a1 Centre for Ecological Sciences, Indian Institute of Science, Bangalore 560 012, India*
a2 Dr A.V. Baliga College of Arts and Science, Kumta, Karnataka 541 343, India
a3 Centre for Ecological Sciences, Indian Institute of Science, Bangalore 560 012, India.
Taking the various values ascribed to biodiversity as its point of departure rather many years ago, the present study aims at deriving a conservation strategy for Uttara Kannada. This hilly district, with the highest proportion of its area under forests in South India, is divided into five ecological zones: coastal, northern evergreen, southern evergreen, moist deciduous, and dry deciduous. The heavily-populated coastal zone includes mangrove forests and estuarine wetlands. The evergreen forests are particularly rich in the diversity of plant species which they support — including wild relatives of a number of cultivated plants. They also serve a vital function in watershed conservation. The moist deciduous forests are rich in bird species; both moist and dry deciduous forests include a number of freshwater ponds and lakes that support a high diversity of aquatic birds.
Reviewing the overall distribution of biodiversity, we identify specific localities — including estuaries, evergreen forests, and moist deciduous forests — which should be set aside as Nature reserves. These larger reserves must be complemented by a network of traditionally-protected sacred groves and sacred trees that are distributed throughout the district and that protect today, for instance, the finest surviving stand of dipterocarp trees.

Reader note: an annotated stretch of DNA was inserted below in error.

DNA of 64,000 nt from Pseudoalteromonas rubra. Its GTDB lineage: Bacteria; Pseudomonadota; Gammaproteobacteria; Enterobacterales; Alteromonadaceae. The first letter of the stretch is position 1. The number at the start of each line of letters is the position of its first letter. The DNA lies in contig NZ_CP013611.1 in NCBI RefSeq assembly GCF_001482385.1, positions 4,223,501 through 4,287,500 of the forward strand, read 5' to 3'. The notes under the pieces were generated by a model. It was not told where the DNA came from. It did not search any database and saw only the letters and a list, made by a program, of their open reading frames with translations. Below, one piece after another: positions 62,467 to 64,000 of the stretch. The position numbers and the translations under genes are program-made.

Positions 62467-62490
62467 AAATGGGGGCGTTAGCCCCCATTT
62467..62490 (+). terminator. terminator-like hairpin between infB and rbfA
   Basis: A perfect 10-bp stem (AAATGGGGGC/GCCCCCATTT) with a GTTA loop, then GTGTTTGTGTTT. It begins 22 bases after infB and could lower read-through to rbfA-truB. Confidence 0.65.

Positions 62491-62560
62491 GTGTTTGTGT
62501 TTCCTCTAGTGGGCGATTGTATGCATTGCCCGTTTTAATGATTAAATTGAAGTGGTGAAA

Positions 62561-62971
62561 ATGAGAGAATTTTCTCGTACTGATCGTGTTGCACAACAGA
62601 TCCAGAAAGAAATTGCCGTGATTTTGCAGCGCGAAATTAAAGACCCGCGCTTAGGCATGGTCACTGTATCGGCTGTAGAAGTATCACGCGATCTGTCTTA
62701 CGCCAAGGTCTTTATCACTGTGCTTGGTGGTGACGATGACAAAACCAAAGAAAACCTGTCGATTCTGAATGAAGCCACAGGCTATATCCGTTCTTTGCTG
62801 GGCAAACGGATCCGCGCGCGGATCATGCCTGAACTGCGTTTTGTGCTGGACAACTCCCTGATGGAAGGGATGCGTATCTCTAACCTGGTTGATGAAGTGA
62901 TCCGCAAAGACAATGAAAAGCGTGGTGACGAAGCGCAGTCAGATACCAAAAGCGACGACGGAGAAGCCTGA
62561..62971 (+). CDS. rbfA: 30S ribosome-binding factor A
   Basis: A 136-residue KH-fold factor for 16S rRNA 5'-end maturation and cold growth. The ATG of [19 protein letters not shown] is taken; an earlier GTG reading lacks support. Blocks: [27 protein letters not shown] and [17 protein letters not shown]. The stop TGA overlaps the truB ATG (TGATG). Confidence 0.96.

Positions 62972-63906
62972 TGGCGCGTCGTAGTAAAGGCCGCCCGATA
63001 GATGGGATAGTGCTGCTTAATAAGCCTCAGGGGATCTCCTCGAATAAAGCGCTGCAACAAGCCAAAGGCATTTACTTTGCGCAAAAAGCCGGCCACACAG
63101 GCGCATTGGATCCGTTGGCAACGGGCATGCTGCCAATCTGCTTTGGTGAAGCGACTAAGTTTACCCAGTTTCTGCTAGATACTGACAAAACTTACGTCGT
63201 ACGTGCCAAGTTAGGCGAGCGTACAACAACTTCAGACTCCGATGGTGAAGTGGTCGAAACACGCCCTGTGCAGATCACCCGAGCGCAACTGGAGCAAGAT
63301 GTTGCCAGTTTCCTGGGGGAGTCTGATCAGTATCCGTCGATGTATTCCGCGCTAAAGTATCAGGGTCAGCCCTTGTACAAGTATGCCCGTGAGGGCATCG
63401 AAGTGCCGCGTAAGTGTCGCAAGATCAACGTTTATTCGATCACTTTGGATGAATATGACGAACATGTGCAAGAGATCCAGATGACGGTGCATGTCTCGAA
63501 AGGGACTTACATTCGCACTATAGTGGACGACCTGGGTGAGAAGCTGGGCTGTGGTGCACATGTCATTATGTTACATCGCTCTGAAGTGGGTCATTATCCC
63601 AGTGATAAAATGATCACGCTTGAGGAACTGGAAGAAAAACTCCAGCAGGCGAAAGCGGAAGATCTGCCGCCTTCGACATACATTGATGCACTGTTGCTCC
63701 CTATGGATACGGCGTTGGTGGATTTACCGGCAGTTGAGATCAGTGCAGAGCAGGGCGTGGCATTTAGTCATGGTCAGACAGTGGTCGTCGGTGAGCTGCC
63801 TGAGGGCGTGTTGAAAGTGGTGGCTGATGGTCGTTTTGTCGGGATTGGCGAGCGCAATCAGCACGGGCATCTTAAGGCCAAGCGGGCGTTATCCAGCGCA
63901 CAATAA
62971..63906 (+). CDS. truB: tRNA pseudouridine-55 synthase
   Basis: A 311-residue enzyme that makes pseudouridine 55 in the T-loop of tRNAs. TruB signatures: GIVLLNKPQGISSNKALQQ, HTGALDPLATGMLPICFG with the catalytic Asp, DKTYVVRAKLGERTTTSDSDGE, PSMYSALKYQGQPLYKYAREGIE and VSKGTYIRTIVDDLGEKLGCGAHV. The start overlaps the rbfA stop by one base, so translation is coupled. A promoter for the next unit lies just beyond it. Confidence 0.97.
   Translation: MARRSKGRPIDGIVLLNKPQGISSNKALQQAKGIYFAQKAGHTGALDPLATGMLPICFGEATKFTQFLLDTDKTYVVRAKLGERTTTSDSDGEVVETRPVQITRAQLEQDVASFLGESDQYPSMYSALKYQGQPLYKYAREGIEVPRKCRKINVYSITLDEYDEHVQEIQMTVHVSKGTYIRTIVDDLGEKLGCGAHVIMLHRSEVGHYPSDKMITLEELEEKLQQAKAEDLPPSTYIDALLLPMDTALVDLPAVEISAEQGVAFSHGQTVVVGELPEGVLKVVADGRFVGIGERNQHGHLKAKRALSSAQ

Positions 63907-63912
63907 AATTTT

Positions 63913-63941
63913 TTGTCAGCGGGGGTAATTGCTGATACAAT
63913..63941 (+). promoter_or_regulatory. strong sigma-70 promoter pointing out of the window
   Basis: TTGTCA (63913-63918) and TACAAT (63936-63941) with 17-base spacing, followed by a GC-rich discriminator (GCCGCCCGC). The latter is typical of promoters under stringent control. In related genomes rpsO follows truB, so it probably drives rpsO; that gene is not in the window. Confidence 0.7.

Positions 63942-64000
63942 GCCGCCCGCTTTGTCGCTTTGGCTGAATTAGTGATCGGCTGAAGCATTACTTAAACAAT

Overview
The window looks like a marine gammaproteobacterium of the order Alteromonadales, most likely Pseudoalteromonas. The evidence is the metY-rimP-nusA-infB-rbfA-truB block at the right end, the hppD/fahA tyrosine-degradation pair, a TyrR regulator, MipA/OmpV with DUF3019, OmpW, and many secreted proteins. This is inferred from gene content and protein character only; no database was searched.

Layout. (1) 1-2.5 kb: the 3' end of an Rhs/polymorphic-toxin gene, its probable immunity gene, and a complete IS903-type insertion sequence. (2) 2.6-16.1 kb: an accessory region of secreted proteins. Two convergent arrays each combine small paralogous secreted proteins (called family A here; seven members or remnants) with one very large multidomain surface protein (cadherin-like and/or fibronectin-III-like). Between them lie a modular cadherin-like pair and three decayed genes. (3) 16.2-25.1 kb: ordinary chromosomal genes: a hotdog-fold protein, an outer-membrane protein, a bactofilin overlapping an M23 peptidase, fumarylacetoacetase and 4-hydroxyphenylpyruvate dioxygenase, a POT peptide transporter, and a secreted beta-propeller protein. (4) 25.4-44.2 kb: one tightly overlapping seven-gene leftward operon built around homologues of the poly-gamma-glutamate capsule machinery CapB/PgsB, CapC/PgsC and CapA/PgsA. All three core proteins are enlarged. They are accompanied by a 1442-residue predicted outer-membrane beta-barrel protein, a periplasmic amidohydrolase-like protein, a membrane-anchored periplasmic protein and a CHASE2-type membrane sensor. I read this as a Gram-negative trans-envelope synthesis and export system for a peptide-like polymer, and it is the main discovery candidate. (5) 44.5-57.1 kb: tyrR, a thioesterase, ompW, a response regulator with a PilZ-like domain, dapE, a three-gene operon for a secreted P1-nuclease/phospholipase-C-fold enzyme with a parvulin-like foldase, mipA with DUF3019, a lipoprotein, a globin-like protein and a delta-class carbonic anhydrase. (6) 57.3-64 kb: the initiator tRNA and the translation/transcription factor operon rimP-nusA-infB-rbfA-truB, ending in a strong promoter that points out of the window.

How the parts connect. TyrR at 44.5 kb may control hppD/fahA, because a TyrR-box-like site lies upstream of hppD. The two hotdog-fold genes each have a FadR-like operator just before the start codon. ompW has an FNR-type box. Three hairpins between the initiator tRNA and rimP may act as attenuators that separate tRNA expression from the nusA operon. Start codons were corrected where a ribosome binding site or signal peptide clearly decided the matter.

We also spell out the necessary policy-changes in overall development strategy that should stem the ongoing decimation of biodiversity. These include (1) revitalizing community-based systems of sustainable management of village forests and protection of sacred groves and trees; (2) reorienting the usage-pattern of reserve forests from production of a limited variety of timber and softwood species for industrial consumers, to production of a larger diversity of non-wood forest produce of commercial value to support the rural economy; (3) utilizing marginal lands under private ownership for generating industrial wood supplies; and (4) provision of incentives for in situ maintenance of land-races of cultivated plants — especially evergreen, fruit-yielding trees — by the local people.
It is proposed that this broad framework be now taken to the local communities, and that an action-plan be developed on the basis of inputs provided — and initiatives taken — by them.
c1 to whom correspondence should be addressed.
* Currently at: Centre for Herpetology, Madras Crocodile Bank Trust, Post Bag 4, Mamallapuram 603 104, Tamil Nadu, South India.